Figure 5 depicts the entire process of deriving the final deforestation detection result through the learning strategy and the fusion method with a multi-modal dataset proposed in this study.
The problems that originate from the number of inputs from each satellite differ depending on the location and date of the patch. Therefore, the number of prediction result sets (n) used in the final output also differs. Commonly used methods in the fusion layer include deriving the average value of all multiple predicted elements (Average), adopting the only the maximum value among all output elements (Maximum), and using the trimmed mean method after limiting the maximum and minimum values of elements (Trimmed Average) [63]. These are described in Table 2 and the subscript x appearing in all formulas in Table 2 means the index of the daily data set used to predict deforestation in a specific region and month, as described in Figure 3.
All of the other fusion methods are generally calculated in a pixel-wise method and finally expressed as one 2D image. In this study, we suggest the rate of deforestation (R), which represents the deforestation rate within one predicted result (P), as described in Equation (9). If all pixels are predicted to be deforestation, the value is 100%, whereas if all pixels are predicted to be forest, the value is 0%. All of the predicted 2D images ( P l , d ) are converted into a collection of elements representing the deforestation rate ( R l , d ).
R P l , d = n u m b e r   o f   d e f o r e s t a t i o n   p i x e l s   o f   P l , d t o t a l   n u m b e r   o f   p i x e l s   o f   P l , d = 1 P l , d 1 N × 100   % = R 1 , , R n , R R
In addition, we proposed a method of calculating the ‘distance similarity’ between the predicted elements (R) and mean ( R ¯ ) of the elements set, as described in Equation (10).
Y D S = R x R x ¯ ,
After certain elements with the lowest degree of similarity are eliminated according to the criteria of Equation (11), the distance similarity is recalculated with the remaining elements. Afterwards, only the elements corresponding to the condition in Equation (12) remain, indicating that the degree of similarity has become stable. In this step, eliminated elements, which have a low degree of similarity, may indicate outliers. For example, inference images with particularly low or high deforestation rates compared to other elements could have heavy cloud cover, which results in erroneous prediction results that would be removed with this procedure.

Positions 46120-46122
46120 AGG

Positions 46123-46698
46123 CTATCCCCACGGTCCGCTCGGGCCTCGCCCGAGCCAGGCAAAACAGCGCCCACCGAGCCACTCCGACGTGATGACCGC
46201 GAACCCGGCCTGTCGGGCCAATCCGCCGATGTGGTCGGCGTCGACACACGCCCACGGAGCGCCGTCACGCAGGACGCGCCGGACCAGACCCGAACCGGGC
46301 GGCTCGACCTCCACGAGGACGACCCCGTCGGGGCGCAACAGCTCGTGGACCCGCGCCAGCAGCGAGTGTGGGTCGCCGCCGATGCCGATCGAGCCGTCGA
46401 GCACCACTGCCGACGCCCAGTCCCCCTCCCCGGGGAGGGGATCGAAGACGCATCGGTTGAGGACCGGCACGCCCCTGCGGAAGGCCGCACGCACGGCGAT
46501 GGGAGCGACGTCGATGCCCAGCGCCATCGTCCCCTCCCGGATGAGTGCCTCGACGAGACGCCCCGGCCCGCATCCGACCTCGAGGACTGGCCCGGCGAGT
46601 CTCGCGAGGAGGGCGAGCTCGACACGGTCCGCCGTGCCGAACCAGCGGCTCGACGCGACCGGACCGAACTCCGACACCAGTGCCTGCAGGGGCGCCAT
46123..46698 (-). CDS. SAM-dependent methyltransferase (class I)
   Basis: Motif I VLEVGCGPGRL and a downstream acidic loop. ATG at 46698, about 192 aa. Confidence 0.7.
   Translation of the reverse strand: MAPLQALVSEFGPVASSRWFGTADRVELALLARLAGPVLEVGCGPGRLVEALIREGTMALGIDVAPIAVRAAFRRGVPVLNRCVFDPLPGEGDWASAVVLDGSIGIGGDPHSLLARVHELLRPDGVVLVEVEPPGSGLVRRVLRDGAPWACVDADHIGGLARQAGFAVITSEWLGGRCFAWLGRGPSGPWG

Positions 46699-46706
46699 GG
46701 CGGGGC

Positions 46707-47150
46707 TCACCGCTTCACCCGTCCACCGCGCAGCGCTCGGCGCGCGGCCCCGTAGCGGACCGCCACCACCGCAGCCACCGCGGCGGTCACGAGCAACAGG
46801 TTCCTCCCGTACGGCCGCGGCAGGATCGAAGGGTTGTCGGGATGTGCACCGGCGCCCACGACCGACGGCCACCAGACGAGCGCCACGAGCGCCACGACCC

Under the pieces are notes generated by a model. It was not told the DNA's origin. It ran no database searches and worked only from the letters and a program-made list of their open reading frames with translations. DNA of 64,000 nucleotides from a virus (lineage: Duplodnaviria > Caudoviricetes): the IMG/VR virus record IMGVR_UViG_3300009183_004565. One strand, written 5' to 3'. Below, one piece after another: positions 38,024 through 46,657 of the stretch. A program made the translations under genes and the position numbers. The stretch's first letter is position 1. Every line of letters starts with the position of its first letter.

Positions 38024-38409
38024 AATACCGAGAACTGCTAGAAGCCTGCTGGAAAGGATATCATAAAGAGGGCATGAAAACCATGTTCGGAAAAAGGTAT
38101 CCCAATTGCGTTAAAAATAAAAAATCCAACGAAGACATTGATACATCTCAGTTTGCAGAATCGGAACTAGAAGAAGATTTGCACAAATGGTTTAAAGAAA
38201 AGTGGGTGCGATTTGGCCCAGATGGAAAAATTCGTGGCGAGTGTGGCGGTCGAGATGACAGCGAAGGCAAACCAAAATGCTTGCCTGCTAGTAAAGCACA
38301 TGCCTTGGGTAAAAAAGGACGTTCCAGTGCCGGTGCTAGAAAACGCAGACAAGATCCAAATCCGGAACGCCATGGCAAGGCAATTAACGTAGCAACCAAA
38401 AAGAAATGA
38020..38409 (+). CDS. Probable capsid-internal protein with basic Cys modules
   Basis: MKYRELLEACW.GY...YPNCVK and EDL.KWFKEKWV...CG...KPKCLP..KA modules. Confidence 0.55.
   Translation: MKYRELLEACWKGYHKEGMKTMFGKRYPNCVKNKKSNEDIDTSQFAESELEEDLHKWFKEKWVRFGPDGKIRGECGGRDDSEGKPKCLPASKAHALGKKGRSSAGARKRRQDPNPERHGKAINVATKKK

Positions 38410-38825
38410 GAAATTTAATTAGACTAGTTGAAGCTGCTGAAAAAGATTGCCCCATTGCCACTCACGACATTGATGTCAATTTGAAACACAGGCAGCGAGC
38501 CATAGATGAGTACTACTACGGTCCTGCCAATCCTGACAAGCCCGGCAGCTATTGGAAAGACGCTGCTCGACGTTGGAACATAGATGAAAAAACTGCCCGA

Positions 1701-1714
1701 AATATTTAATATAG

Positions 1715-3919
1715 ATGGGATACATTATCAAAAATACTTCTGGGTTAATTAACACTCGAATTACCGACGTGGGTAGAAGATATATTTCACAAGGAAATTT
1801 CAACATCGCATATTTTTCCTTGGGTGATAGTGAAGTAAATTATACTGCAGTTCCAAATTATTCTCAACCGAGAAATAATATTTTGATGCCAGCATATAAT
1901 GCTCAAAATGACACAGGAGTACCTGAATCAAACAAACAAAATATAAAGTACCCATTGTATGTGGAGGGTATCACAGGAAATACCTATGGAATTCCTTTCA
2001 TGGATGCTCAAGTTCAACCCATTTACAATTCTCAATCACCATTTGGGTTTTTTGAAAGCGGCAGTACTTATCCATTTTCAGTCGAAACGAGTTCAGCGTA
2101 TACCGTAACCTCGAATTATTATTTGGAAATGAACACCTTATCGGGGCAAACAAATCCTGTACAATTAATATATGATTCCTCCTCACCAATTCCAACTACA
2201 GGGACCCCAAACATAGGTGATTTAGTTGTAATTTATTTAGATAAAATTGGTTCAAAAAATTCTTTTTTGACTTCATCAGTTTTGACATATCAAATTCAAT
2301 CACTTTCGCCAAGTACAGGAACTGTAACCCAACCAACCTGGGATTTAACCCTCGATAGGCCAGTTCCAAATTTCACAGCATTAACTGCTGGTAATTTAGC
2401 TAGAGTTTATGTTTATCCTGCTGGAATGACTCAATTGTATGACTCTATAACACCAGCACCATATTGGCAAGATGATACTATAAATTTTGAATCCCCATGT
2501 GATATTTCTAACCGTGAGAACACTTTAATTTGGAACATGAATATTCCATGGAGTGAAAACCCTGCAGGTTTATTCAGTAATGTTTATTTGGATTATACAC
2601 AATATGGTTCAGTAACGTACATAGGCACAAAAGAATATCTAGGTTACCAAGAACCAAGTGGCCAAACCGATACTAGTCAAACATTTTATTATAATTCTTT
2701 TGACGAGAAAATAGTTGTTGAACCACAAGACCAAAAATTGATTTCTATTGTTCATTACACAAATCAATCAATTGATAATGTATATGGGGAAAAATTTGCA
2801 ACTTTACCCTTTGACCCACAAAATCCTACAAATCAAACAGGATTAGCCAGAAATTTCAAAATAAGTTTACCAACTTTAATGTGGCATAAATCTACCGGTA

Y D i s l , d 1 = 3 1 n i = 1 n R i i = 1 n R i n 2 < Y D i s l , d < + 3 1 n i = 1 n R i i = 1 n R i n 2 ,
Y D i s l , d 2 = 1 m i = 1 m R i i = 1 m R i m 2 < Y D i s l , d < + 1 m i = 1 m R i i = 1 m R i m 2 ,
Here, n is the total number of elements constituting the initial prediction result, and m is the total number of remaining elements after Equation (11) is applied. The difference between Equations (11) and (12) is that the filtering range for the degree of similarity is different. The filtering range of Equation (11) is three sigma of the deforestation rate, which can eliminate outliers in 99.7% of the data range with the assumption of normal distribution. With this equation, we can eliminate certain outlier prediction results. Afterward, Equation (12), which has one sigma range for the rate, would wipe out additional elements with low degrees of distance similarity.
Only elements with high degrees of similarity remain after applying the proposed method, and the predicted images of P x matching the same index as these elements, R x , are averaged and regenerated as a single image. Finally, an opening operation (Equation (13)) is applied to denoise the obtained image. The opening operation (∘) involves applying an erosion operation ( ) that removes small objects effectively, and then applying a dilation operation ( ) that strengthens the shapes in the resulting image.
I M = I M   M ,
In this equation, I and M denote the image and the structuring element, respectively.